Herbfacts

GREEN TEA

(camilla sinensis)

Botanical family: Theaceae
Parts used: Leaf and bud
Main active constituents: Epigallocatechins, epicatechins, volatile compounds, sterols
Actions: Components act upon various cell messenger and receptor pathways.
Good for: Cardiovascular health, blood glucose control
Available forms: Teas; capsules; tablets; drinks.

Green tea is made from leaves that have undergone minimal oxidation during processing. Green tea originated in China, but has become associated with many cultures throughout Asia. Green tea has recently become relatively widespread in the West where black tea has been traditionally consumed.

History of Green Tea

Green tea consumption has its legendary origins in China dating back more than 4000 years ago, making it the oldest herbal tea known. Green tea was first brewed in 2737BC, during the reign of Emperor Shennong. Green tea has become the raw material for extracts in various beverages, dietary supplements and cosmetic items. Many varieties of green tea have been created in the countries where it is grown. These varieties can differ substantially due to variable growing conditions, horticulture, production, processing, and harvest time.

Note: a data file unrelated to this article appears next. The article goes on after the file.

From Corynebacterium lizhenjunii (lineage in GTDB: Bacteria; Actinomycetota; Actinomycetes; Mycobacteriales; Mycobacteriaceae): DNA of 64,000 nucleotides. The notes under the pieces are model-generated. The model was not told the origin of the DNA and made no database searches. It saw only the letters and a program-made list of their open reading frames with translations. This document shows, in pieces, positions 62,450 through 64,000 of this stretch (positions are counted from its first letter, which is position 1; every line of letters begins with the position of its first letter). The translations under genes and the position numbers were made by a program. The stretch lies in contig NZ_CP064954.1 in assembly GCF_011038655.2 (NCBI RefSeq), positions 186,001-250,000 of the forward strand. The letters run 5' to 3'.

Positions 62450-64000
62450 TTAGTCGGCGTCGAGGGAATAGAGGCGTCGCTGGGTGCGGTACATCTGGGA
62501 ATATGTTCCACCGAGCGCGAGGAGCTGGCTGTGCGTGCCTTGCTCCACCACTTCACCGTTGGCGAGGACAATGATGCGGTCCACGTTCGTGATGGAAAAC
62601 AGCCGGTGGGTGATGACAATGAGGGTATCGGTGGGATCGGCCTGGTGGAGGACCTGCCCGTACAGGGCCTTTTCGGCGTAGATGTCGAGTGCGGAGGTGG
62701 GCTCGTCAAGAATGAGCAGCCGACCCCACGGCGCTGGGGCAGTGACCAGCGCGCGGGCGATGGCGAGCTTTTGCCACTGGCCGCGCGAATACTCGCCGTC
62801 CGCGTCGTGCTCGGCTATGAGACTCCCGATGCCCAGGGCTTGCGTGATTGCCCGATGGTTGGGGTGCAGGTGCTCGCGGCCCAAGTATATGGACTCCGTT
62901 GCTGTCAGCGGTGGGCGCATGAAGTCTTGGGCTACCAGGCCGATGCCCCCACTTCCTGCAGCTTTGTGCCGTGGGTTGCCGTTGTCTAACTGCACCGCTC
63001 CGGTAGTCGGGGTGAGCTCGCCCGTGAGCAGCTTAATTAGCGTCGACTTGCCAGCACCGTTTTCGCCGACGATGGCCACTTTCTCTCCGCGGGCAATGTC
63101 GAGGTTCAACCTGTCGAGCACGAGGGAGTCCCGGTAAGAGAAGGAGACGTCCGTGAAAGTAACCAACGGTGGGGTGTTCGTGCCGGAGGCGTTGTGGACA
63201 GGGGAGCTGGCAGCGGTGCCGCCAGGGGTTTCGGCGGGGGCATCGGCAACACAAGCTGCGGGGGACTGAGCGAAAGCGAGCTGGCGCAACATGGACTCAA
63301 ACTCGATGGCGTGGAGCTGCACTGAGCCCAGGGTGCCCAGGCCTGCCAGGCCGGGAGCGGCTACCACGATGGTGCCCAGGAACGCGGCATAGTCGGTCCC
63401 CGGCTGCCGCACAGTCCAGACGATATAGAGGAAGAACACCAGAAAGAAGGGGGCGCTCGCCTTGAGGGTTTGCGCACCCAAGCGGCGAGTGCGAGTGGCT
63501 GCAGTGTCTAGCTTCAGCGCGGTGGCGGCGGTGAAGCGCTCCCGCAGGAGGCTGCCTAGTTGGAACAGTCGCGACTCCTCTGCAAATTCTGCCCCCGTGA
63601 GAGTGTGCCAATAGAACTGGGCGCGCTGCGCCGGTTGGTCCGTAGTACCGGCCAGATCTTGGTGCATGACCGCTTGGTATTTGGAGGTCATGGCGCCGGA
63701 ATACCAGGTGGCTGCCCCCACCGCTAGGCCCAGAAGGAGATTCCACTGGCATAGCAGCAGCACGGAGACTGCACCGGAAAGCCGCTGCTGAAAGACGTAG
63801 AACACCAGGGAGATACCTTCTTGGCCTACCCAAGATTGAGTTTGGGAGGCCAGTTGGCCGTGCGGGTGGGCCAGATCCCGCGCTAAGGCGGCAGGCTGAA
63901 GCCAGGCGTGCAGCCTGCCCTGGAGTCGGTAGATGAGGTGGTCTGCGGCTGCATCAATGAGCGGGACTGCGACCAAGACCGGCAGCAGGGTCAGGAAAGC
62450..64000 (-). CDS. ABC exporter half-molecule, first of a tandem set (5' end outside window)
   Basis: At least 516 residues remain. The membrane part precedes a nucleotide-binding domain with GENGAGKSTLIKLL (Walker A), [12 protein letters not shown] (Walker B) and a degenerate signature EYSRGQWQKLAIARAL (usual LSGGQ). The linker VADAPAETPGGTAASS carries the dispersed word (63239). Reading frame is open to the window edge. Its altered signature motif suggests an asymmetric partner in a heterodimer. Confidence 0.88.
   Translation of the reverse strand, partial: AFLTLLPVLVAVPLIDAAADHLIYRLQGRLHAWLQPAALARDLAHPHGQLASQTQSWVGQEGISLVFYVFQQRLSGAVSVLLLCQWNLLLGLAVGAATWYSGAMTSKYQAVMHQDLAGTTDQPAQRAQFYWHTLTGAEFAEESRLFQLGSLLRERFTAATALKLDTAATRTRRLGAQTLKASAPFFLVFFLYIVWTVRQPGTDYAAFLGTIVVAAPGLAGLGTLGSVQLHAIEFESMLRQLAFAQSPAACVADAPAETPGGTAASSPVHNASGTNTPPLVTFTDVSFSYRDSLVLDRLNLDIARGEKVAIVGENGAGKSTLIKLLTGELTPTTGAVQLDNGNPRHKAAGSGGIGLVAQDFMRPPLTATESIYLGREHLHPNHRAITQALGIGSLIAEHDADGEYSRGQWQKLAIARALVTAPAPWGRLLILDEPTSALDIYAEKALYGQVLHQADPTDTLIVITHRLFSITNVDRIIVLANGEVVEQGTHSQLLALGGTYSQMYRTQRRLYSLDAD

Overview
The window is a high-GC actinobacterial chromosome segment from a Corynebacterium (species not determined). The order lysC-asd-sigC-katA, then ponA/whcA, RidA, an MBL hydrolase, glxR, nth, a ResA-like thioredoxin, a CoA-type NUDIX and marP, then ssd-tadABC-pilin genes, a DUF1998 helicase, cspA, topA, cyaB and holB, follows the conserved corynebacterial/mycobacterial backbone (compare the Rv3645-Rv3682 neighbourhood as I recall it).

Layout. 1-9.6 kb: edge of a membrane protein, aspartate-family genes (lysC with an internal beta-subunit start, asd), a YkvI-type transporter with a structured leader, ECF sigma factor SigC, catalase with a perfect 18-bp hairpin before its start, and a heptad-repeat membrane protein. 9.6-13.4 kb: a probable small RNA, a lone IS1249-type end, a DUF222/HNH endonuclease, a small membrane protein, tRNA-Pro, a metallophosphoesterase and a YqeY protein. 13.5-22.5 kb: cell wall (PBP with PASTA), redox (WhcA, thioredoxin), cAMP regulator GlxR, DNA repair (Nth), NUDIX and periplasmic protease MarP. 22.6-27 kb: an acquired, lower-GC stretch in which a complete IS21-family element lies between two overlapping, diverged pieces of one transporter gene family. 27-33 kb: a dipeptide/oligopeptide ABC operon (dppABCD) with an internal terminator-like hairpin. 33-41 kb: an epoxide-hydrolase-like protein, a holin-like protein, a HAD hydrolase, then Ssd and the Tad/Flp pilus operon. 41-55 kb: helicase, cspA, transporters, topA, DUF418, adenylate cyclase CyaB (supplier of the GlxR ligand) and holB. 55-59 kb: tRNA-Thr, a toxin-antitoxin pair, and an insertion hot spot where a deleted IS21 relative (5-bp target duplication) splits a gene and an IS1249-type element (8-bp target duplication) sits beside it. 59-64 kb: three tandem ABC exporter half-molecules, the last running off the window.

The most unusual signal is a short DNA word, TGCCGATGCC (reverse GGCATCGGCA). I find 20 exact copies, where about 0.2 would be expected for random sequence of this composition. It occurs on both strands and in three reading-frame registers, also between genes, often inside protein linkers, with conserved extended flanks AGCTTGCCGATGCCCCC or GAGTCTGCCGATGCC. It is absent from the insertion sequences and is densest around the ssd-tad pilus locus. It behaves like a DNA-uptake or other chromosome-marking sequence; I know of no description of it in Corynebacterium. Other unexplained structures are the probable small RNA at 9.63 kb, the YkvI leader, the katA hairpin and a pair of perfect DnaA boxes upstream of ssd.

Current uses of Green Tea

CARDIOVASCULAR HEALTH

A Cochrane review in 2013 concluded that green tea consumption for 3-6 months appears to lower systolic and diastolic blood pressure by a small amount (about 3mmHg each). Additional analyses examining the effects of long-term green tea consumption on blood pressure have reached similar conclusions. A different Cochrane review performed in 2013 concluded that green tea consumption lowers total and LDL cholesterol concentrations in the blood.

BLOOD GLUCOSE CONTROL

Two meta-analyses concluded that drinking green tea lowers fasting blood sugar .

How to take Green Tea

As a tea infusion several times a day.
As a tablet or capsule according to manufacturer’s recommendation based on their manufacturing method.

Watchpoints

There is no evidence that green tea or green tea extracts interact with prescribed drugs if taken at the correct dosage.